I got the idea from a friend's wedding as I thought a photo booth would be a fun thing for guest to do in the evening other than drink and dance. I'm not talking about when you get your passport photos done - these photo booths are creative, fun and personalised. You can choose your background and a style for the photos to be printed in, and they usually provide a whole host of props, hats and wigs and so on. Our guests had great fun piling into the booth in pairs and small groups throughout the evening!

Some photo booth hire companies give you two copies of each photo - one for the guest and one to go in your wedding guest book. But I knew that sometimes groups of friends would go in who all wanted a photo so I searched until I found a company that would give you unlimited copies of photos so everyone could have one.

I was also advised to make sure the photo booth had a good quality camera and printer - some apparently are only webcam quality and not very good! I decided to use a company called Funky Photo Booth who were local to my wedding in Wiltshire and was very pleased with their service - they even did a cowprint border for the photo prints!

Funky Photo Booth provided a selection of props ranging from giant sunglasses to silly hats, but I wanted something a bit more classy and also a few cow theme props, so I bought a couple of cow masks to add into the mix!

I also bought a set of cardboard chalk board style signs for a couple of pounds on Ebay. I stuck each one onto the lolly stick provided and wrote different slogans on them in chalk, which made for some amusing pictures.

As for the guest book itself, I bought a 12x12 black scrapbook from Hobbycraft which was perfect. There was plenty of space to stick the photos in the book and for people to write messages next to them, using the silver pens I also bought from Hobbycraft.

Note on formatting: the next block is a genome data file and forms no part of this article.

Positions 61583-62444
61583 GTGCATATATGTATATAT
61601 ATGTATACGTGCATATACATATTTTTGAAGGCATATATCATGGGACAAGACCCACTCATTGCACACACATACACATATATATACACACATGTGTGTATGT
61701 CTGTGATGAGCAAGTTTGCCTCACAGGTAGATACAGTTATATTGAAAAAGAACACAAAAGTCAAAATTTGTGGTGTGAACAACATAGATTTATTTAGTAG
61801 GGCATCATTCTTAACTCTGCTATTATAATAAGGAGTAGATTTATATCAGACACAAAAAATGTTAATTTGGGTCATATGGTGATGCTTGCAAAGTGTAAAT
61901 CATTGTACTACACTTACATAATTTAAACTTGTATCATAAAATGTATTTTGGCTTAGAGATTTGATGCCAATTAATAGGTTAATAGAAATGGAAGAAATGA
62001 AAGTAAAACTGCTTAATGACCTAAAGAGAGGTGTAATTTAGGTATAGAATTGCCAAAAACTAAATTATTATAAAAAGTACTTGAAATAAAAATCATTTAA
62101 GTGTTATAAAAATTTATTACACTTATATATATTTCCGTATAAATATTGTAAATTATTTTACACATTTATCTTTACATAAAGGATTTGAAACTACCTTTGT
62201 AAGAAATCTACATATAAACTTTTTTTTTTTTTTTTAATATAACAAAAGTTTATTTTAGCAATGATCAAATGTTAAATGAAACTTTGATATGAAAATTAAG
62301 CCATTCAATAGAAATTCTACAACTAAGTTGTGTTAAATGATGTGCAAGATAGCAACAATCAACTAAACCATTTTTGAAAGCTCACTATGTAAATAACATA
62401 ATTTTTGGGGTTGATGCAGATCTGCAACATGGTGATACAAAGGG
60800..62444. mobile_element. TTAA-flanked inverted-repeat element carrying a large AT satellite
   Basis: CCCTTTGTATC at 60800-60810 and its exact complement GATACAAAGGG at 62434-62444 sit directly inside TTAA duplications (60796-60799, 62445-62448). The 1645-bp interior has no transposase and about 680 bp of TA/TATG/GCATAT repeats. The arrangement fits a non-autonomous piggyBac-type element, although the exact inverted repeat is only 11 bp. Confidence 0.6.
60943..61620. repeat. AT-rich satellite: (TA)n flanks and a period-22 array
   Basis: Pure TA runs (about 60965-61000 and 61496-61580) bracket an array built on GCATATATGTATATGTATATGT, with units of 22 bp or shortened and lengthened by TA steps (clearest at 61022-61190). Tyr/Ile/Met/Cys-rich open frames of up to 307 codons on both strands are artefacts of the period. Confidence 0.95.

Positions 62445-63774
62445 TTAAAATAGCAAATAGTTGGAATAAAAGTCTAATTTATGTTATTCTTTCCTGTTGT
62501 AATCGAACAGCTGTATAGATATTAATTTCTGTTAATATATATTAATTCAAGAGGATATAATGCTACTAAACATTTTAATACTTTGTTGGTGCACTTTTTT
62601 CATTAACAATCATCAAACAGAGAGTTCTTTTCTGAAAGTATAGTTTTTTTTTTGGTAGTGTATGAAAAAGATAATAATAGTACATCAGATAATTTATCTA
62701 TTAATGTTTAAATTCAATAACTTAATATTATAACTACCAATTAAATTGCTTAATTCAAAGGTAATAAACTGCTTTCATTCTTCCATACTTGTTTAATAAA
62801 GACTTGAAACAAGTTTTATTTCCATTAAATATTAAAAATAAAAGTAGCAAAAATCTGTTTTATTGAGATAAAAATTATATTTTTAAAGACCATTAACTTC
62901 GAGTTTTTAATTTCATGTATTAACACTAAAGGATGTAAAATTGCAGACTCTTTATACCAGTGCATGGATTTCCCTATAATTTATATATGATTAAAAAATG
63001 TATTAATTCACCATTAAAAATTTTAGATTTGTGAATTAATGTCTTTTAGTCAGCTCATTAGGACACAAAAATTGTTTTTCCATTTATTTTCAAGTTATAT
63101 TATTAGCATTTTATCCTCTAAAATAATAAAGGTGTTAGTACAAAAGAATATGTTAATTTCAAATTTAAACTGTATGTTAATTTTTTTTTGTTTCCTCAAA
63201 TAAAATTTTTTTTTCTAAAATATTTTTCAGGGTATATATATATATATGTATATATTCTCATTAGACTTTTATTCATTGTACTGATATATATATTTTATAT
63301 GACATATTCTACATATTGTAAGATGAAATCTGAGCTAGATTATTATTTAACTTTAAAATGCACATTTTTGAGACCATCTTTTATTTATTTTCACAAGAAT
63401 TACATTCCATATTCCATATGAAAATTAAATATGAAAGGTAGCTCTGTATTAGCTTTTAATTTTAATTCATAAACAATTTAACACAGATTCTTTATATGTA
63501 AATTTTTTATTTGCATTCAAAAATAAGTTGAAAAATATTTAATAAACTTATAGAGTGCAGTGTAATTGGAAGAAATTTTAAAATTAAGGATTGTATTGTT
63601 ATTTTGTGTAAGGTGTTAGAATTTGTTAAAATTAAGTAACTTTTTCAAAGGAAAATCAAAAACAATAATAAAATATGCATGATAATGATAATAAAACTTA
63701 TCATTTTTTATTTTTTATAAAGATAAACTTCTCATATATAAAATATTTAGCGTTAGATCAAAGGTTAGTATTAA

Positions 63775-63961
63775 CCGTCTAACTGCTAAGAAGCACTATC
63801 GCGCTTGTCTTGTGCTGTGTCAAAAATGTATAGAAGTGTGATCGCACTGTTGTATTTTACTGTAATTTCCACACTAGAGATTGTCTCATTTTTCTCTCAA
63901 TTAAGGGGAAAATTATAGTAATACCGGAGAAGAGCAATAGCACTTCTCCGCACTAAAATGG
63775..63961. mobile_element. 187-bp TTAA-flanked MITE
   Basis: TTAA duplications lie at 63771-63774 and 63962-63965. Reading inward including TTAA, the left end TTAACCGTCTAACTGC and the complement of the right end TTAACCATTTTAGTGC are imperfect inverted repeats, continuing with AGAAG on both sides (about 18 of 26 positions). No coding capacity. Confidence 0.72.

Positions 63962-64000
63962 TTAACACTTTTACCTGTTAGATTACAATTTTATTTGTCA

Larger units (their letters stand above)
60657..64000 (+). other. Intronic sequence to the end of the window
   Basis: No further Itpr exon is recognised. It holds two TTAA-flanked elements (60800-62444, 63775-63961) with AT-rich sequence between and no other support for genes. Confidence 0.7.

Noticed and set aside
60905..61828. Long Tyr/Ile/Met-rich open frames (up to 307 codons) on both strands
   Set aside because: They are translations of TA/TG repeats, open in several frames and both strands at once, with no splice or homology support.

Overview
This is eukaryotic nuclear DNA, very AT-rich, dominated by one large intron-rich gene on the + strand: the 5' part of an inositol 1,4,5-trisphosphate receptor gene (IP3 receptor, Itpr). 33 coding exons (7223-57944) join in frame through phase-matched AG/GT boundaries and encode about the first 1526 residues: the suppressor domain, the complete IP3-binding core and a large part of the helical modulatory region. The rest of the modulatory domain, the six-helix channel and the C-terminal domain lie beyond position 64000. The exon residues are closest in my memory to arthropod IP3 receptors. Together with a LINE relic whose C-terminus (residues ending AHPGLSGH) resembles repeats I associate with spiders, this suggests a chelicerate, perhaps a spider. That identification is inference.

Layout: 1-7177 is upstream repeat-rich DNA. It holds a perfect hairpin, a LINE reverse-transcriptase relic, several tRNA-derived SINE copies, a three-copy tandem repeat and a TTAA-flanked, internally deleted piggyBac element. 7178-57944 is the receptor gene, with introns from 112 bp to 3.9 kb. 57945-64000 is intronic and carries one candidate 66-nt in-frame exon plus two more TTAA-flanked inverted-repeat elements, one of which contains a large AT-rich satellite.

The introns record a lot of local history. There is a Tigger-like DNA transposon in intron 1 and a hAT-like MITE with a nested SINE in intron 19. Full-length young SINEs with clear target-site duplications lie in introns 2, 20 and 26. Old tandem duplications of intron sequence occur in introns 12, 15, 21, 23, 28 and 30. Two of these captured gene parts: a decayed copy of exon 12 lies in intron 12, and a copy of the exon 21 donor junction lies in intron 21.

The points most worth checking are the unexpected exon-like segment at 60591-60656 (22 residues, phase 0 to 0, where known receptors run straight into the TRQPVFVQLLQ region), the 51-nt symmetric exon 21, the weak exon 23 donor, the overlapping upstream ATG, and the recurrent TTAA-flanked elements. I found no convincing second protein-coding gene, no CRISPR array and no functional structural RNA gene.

I used my Silhouette die cutting machine to cut out our names to stick on the front of the scrapbook, for an attractive personalised touch.

Looking through the guest book after the wedding was hilarious and reading the messages was lovely. It's so much more fun and memorable than a book where guests just write a message, and even though it wasn't cheap to hire the booth, it provided great entertainment in the evening for the guests as well.



Saturday, 17 September 2016

Liver Stew - for cats!

I am a mad cat lady- I only have one cat, but she's the love of my life (along with my husband of course). I feel bad sometimes that I don't have more time to spoil her but she does seem to be quite happy.

Not long ago I decided I would treat her to a home-cooked meal - and I don't mean giving her some leftover chicken off our plates (which does happen). I've actually got a little cookery book called Cat Treats - and it's all about cooking for your cat!
Of course, anything a cat can eat, a human ought to be able to eat too - it just might not be the most palatable to our tastes. I posted a picture of this liver stew on Facebook and a friend commented that it just needed some bacon and onions and would be really good!

(By the way if you didn't already know, onions and garlic can be toxic for cats.)

I bought some liver in the supermarket when it was reduced to mere pence - I hate liver so put it in the freezer knowing it was always destined for the cat!

To make 2-3 portions of this liver stew, you need:
100g liver
1 tsp sunflower oil
3 tbsp. water
15g peeled, cooked potato
1 tbsp. crème fraiche
1 tsp freshly chopped flat-leaf parsley

Cut the liver into small cubes and fry in the oil. Let it brown, then add the water and cook for two minutes over a medium heat.